Interviews

Interview: Director Amy Seimetz On Unsettling Horror She Dies Tomorrow And Accidentally Making A Covid Movie

Often described as ‘2020: The Movie’, unsettling horror She Dies Tomorrow is a strange movie to watch during the current pandemic, with the feeling of anxiety, isolation and existential dread being somewhat reflective of how many of us have felt over the past few months.

The film follows Kate Lyn Sheil’s Amy who believes she is going to die tomorrow, an idea that becomes contagious spreading like wildfire.

Jane Adams, Chris Messina, Tunde Adebimpe, and Katie Aselton also star in this darkly humorous tale about that feeling of impending doom.

We chatted to writer and director Amy Seimetz about the movie, how watching it during a pandemic brings another dynamic to it, the mystery of death and much more.

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Zavvi: It is very ambiguous, open to interpretation. Is this to reflect how we don’t know much about death, which is a major theme of the movie?

Amy: Yeah, death is one of the greatest unknowns. The only thing known really is that it is inevitable, it happens to everyone and all living things.

And so I felt I should keep certain plot things obtuse, not look at the how you are going to die, just that it is going to happen.

Mystery was intentional, for example how Jane gets stabbed. It almost doesn’t matter how it happened, it just matters that it did. It’s closer to the feeling of when I think about death, there are so many questions left unanswered.

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Zavvi: And how did the idea for the story, this virus-like idea, come to you?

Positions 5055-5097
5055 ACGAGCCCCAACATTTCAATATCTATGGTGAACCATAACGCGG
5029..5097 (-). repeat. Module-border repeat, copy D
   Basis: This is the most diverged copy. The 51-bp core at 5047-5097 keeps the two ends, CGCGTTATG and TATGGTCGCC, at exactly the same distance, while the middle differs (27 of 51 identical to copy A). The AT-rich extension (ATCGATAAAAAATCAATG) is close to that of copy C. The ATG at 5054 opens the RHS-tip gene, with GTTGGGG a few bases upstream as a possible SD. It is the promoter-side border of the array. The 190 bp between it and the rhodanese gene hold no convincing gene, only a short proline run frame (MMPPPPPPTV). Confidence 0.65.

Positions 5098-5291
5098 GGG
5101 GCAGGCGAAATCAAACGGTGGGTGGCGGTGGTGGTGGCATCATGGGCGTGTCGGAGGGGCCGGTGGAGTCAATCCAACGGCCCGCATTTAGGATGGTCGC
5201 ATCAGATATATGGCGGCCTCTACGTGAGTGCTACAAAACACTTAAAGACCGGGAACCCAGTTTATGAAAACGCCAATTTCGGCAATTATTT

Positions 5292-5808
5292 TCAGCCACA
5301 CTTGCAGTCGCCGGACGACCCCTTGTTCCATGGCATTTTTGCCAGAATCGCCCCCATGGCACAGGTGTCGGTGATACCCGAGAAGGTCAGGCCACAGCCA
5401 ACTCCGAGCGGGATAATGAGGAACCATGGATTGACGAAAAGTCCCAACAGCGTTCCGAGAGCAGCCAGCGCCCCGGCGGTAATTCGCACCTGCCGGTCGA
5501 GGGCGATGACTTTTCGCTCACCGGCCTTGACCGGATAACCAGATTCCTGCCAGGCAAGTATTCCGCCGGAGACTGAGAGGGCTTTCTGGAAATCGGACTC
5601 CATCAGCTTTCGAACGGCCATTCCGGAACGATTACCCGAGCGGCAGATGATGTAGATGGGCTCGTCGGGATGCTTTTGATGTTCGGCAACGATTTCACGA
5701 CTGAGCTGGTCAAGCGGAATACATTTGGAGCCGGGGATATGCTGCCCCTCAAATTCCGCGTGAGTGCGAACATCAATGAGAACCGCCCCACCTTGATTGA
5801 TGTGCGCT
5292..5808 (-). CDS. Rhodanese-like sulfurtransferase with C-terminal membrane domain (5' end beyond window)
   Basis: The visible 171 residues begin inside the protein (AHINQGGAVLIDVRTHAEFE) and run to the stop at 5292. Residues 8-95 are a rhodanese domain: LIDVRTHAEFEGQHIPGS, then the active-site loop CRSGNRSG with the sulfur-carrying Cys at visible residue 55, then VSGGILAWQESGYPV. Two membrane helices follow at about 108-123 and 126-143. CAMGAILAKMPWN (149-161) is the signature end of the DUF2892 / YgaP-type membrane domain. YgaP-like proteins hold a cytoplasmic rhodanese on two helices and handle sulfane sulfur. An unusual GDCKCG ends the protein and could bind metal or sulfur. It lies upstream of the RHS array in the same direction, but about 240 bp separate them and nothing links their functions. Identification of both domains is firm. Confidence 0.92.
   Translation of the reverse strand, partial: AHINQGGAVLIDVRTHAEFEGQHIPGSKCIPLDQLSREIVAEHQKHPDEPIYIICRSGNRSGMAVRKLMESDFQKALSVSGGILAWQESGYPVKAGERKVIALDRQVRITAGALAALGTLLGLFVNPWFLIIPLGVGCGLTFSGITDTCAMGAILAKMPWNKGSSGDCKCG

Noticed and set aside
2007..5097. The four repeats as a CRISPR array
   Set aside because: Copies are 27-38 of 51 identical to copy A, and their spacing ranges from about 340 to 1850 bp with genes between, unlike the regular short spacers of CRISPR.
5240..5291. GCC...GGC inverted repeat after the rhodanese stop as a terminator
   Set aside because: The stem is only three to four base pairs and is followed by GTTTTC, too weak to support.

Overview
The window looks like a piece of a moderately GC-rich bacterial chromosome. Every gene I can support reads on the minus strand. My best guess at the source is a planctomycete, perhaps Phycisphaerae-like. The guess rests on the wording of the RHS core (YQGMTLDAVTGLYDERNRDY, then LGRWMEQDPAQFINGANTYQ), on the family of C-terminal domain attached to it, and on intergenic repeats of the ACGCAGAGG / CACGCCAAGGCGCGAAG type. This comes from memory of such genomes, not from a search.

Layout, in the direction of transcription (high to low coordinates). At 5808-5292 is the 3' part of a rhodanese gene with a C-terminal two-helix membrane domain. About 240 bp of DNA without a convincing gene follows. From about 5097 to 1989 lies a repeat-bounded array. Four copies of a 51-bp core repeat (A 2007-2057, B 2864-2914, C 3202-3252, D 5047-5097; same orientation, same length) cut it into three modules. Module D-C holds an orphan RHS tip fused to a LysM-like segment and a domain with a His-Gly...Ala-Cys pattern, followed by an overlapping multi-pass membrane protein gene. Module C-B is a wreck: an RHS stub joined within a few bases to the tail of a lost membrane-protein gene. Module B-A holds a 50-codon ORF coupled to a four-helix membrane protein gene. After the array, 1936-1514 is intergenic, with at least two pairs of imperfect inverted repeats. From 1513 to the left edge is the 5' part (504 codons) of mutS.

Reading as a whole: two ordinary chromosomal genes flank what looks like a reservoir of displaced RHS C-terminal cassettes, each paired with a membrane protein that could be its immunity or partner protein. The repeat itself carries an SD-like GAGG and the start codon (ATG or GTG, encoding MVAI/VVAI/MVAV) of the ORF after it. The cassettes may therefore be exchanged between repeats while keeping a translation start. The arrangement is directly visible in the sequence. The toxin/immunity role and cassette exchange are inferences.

Amy: It was trying to touch something that I felt words had boundaries for, a feeling I was experiencing which was gripping anxiety.

With my anxiety I would have conversations with my friends about it, and feel like I was passing off the anxiety to them.

And in addition to that, I’m a news junkie, and every few days it was like ‘the world is going to end’, it can create mass pandemonium. There is a fine line between being really well informed and then being obsessive about everything happening in the world.

So I was trying to meld those two ideas together. It was an interesting and comical way to explore contagion.

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Zavvi: It was particularly striking it watching it amidst a pandemic.

Amy: It is very strange for me because I made it before the pandemic, but it is interesting because people are engaging with it in such a personal way, being in isolation and having the desire to connect to people but also distant themselves.

The day I finished it there were already talks about locking down states, so I haven’t had the experience of strangers watching it outside of the lens of the coronavirus.

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Zavvi: Another striking thing is how sensory it is, with the dizzying lights and sound design. Did this visual language come to you early on?